The researchers examined the effect of polypectomy on the long-term prevalence of colorectal adenomas, and reported their findings in the June issue of the American Journal of Gastroenterology.
In 1983, a total of 799 men and women, aged 50-59 years, were drawn from the general population register. Of these, 400 were assigned to a screening group and 399 to a matched control group.
Those in the screening group were invited to undergo a once-only flexible sigmoidoscopy.
Persons with polyps had a baseline colonoscopy with follow-ups in 1985 and 1989.
In 1996, both members of the screening group and the controls were invited to a colonoscopic examination. A total of 451 (71%) individuals attended this.
Screening group 37%
|American Journal of Gastroenterology|
Adenomas were found in 78 (37%) individuals in the screening group and 103 (43%) in the control group (relative risk, 0.9).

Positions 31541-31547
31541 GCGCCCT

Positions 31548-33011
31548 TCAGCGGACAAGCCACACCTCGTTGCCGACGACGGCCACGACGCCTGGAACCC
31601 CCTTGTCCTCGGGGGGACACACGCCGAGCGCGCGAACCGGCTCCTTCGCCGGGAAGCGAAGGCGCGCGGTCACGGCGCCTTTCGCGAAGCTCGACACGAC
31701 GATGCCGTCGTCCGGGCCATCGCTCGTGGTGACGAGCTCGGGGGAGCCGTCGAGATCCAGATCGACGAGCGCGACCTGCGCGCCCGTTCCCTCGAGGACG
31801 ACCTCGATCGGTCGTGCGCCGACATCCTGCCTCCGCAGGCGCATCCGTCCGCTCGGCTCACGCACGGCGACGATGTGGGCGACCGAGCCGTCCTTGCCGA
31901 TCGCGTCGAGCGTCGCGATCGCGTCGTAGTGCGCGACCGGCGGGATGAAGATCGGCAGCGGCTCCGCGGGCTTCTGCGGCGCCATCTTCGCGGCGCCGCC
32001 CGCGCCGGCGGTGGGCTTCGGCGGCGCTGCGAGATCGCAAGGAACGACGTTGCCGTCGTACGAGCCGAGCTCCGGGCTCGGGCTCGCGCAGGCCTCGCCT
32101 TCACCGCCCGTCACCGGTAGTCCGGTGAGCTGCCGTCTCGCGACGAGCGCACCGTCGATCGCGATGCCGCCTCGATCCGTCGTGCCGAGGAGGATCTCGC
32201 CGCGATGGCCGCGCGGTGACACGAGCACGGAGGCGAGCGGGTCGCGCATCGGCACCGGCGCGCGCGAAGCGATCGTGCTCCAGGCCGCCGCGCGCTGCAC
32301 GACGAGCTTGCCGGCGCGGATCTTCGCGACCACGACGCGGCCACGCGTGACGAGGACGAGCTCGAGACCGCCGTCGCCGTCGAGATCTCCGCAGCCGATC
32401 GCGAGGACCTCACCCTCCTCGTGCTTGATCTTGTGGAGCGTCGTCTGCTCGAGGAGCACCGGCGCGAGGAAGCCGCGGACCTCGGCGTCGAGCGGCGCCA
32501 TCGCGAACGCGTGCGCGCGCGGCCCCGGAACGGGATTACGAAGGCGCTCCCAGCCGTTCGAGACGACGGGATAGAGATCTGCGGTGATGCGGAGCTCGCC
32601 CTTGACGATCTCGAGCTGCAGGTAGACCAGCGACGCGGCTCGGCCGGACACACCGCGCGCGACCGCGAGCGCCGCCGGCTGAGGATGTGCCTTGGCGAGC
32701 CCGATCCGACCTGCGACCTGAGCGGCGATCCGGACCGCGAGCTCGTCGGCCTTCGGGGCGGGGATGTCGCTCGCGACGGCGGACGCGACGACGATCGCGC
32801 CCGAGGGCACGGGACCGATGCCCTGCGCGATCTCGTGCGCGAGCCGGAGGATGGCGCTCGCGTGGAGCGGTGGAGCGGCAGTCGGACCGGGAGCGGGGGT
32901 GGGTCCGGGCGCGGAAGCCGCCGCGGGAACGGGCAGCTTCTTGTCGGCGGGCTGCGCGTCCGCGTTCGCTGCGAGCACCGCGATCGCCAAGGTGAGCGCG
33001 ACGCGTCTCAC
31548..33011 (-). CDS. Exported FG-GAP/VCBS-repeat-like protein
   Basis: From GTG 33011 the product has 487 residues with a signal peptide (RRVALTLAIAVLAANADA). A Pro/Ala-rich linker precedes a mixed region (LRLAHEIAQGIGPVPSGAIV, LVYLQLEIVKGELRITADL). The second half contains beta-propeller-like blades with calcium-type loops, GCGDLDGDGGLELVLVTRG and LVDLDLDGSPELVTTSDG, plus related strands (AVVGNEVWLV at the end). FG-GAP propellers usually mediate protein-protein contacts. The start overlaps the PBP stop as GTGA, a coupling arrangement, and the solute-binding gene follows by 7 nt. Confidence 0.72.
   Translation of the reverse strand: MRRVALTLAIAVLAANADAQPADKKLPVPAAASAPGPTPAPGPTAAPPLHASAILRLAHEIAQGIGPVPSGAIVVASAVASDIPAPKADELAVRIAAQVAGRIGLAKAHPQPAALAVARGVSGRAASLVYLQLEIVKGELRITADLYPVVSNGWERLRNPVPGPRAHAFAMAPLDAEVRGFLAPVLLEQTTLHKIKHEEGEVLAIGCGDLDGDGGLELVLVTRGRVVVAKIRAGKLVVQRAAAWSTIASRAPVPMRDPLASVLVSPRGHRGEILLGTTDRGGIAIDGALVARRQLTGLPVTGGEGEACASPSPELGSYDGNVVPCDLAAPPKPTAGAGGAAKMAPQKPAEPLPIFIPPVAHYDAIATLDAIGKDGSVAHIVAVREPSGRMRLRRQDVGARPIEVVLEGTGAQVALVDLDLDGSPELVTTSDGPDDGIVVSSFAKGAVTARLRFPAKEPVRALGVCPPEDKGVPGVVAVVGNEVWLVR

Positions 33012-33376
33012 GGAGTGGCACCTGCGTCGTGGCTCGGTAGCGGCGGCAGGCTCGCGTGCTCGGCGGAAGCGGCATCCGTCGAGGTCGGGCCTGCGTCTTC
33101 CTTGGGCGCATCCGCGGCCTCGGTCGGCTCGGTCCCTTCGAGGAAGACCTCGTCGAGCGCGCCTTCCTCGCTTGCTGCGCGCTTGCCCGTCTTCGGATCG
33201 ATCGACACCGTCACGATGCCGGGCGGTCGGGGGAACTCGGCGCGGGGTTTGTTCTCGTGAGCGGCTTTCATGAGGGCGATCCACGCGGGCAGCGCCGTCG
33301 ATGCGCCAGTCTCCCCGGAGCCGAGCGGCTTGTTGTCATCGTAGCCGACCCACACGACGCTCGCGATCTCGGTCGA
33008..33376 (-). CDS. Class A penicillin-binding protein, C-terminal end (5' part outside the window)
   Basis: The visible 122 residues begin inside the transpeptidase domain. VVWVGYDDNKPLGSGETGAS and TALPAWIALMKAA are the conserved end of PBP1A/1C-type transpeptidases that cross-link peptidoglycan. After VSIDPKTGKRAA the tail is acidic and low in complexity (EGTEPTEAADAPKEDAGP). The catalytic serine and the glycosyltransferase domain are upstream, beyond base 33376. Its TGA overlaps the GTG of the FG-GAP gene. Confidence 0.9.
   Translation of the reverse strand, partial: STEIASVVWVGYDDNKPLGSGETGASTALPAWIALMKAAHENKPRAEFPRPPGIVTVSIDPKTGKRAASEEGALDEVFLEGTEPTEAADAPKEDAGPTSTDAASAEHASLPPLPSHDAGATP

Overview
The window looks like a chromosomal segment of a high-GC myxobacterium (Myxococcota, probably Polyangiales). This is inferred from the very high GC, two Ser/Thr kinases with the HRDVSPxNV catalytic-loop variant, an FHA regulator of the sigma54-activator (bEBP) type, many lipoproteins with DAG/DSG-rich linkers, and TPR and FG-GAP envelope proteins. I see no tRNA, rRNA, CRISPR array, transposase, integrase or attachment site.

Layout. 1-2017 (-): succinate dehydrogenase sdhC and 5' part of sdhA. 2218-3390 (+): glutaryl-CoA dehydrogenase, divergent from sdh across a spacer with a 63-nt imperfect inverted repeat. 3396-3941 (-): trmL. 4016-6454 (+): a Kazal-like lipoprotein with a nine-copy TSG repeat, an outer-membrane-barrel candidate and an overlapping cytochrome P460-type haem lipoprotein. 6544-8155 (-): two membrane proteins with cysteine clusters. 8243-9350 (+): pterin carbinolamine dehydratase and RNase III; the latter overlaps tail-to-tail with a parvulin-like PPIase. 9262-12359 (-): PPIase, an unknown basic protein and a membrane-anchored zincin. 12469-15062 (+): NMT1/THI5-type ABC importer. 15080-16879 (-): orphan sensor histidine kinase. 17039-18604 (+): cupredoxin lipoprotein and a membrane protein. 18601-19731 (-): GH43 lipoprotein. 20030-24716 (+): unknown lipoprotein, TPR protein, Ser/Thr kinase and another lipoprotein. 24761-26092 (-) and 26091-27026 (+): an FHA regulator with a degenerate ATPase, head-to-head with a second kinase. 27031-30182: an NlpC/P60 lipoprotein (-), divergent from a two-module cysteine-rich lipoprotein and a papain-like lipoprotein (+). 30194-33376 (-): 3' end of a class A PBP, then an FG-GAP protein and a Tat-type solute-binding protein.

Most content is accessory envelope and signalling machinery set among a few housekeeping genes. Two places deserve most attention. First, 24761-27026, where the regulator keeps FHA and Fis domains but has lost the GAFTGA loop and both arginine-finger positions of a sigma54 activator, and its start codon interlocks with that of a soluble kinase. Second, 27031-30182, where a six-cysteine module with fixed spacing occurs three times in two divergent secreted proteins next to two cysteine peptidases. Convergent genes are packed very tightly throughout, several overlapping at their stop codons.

The occurrence of high-risk adenomas was also assessed. These were defined as adenomas greater than or equal to 10 mm, with severe dysplasia and villous components. 16 (8%) subjects in the screening group and 32 (13%) in the control group were found to have these (relative risk, 0.6).
Researcher E. Thiis-Evensen, of the Telemark Central Hospital, Skien, said on behalf of the group, "There was no significant difference in adenoma prevalence between the group after the screening program, and the controls after the usual care."
"There was a trend toward more high-risk adenomas in the control group. This suggests a very limited effect of one-time screening sigmoidoscopy, with surveillance colonoscopy, on the prevalence of adenomas.
"However, this screening has a preventive effect on the development of high-risk adenomas consistent with the reported effect on cancer prevention," it was concluded.